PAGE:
Vail Daily column: Quality of life as an economic driver
The Economic Development Leadership Council, a volunteer group of citizens instrumental in developing the economic development plan, defined “success” as creating a place that cultivates entrepreneurs, offers “quality of career opportunities” in addition to “quality of life,” and creates opportunities that are attractive to all generations.
Below is a continuation of last week’s column with regards to the current state of the Eagle County economy and an overview of the local business climate. This information has informed the objectives and strategies recommended by the 2014 Eagle County strategic plan (view the complete plan at http://www.vail valleypartnership.com).
Quality of life
As the home of two world-renowned ski areas, an abundance of outdoor activities available on a year around basis and easy access to large tracts of public lands, Eagle County attracts a substantial recreation and tourism population. There also exists a sizable real estate market driven, to a large extent, by second homeowners.
Eagle County has invested in a considerable number and variety of amenities and events to attract visitors of all types, in addition to those seeking to engage in the traditional winter sports, with a strong focus on accommodating families with children of all ages. Amenities include golf courses, bike paths, public pools, ice rinks, other indoor and outdoor recreation facilities. On top of these amenities, there exists a high level of public services and a regional airport that facilitates increasingly diverse air travel options and also supports a strong corporate and private aviation industry. The easy availability of these recreational lifestyle amenities for a large percentage of the year-round population results in lower obesity, better nutrition and better wellness overall, but also results in a number of important challenges.
A self-sufficiency analysis conducted by the county in 2009, based on standards created by the Colorado Department Labor, shows that the minimum cost of living is higher than the six-county Denver metro area for three of the four family categories and substantially higher than Mesa County in all four of the categories. Mesa County includes the city of Grand Junction. Detailed results are available in the draft plan. More traditional cost of living calculations, as published by Sperling’s Best Places (www.bestplaces.net), yields a local estimate that is 44 percent higher than the national average.
The complete self-sufficiency chart and analysis can be viewed at http://www.vailvalleypartnership.com (simply click on “Eagle County Economic Development Plan draft” on the right side of the homepage).
Because Eagle County is deeply rooted in the resort and tourism industry, the county attracts wealthy part-time residents and second homeowners which drive the high cost of housing up. At the same time, large service, retail and construction industries mean that there is also a considerable middle class workforce, and therefore, a wide disparity in income levels among county residents. A comprehensive child and family needs assessment conducted by Silver Street Consulting LLC in 2009, shows that this wealth disparity, coupled with the high cost of living, has resulted in a large percentage of residents and families who live in a state of increased vulnerability. Indicators of heightened vulnerability include a relatively high percentage of families without health insurance, and a significant proportion of the population that lacks appropriate prenatal care and engages in poor nutritional habits.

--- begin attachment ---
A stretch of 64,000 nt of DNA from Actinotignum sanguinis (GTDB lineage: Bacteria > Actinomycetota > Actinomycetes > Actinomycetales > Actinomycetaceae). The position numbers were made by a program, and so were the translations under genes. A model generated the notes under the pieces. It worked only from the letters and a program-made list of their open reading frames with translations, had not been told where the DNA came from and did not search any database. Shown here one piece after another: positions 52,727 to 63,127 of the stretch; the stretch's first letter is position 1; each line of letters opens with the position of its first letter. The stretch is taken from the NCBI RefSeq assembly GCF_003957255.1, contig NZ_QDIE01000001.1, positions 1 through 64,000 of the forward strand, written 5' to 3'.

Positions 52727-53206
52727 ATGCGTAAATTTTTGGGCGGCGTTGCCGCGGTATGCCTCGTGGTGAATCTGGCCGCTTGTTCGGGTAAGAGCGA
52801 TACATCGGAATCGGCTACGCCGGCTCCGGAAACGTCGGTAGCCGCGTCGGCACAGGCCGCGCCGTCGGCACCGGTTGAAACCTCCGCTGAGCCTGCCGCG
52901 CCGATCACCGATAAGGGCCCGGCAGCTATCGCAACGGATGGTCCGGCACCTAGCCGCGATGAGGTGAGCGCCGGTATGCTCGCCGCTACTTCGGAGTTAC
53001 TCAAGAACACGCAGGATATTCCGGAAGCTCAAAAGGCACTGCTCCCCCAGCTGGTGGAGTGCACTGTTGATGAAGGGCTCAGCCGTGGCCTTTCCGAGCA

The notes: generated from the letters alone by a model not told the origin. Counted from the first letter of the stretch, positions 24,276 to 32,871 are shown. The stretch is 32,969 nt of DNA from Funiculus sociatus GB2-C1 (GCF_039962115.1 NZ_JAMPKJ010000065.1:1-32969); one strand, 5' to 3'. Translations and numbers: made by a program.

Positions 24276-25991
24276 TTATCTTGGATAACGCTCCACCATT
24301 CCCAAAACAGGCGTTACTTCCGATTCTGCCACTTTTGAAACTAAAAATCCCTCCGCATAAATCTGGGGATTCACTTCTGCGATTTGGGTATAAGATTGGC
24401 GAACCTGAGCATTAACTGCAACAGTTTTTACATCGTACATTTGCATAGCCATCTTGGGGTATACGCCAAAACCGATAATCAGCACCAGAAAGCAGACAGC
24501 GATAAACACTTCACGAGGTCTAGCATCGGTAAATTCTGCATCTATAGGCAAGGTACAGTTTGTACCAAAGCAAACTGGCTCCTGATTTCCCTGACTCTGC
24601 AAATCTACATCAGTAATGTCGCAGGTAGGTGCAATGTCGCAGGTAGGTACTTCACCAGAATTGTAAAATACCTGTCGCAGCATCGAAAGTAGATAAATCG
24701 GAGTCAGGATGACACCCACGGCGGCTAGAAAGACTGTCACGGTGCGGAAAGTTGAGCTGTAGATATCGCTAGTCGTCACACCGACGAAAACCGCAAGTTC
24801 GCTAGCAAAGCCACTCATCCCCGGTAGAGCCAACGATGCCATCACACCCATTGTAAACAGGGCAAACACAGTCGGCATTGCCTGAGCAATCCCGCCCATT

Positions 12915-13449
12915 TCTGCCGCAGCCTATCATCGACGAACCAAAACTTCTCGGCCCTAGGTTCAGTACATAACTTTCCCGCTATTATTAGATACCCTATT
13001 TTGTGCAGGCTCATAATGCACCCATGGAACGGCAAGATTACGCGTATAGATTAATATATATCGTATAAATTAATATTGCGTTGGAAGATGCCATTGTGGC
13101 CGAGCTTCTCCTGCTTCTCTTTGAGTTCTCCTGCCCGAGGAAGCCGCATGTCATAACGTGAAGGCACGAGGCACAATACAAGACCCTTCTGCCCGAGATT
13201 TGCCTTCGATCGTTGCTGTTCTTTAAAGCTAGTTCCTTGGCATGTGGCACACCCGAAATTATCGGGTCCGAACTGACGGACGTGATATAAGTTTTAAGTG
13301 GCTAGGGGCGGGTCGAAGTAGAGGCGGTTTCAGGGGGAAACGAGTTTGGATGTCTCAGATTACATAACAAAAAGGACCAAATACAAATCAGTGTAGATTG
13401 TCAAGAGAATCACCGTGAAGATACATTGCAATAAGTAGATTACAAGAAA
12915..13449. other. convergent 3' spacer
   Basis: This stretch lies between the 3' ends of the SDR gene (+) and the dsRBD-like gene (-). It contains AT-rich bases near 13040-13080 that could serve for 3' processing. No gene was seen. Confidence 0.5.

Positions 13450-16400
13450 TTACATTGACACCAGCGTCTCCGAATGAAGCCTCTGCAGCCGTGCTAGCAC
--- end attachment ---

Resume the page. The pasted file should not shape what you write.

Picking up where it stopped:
Since 2006, the Economic Council of Eagle County has asked employers about their business outlook and their forecasts for the future through an annual business survey known as the Workforce Report. Prior survey results can be found at http://www.vailvalleypartnership.com. In 2013, 82 businesses responded to this survey, giving insight into the business climate and the relative optimism or pessimism residing in the psyche of local business owners.
Major conclusions from the 2013 Workforce Survey showed that survey respondents see improving trends both for their own businesses and for the county as a whole. The cautious optimism reflected in the 2012 survey results gave rise to a hopeful outlook for 2013.
In 2013, four in 10 respondents think the county economy is better off than last year, up from 30 percent last year. Only 5 percent say the economy is worse. Respondents are much more optimistic about their own businesses as well, with 57 percent saying their own business is better than last year.
Community attitudes favoring inter-community and countywide collaborations are on the rise. Efforts like the Mayors and Managers group, the Regional Collaboration subcommittee, the Economic Development Leadership Council, Northwest Colorado Council of Governments and the Eagle Air Alliance (among many others) attest to the increasing recognition that improved individual community outcomes are supported by cross organizational, agency and jurisdictional collaborations.
Stay tuned for more on our economic development plan and future efforts in the coming weeks or view the draft plan at http://www.vailvalleypartnership.com.
Chris Romer is the president and CEO of the Vail Valley Partnership.
The Eagle Valley Land Trust and Eagle River Watershed Council program adds 1% to purchases to fund preservation and conservation.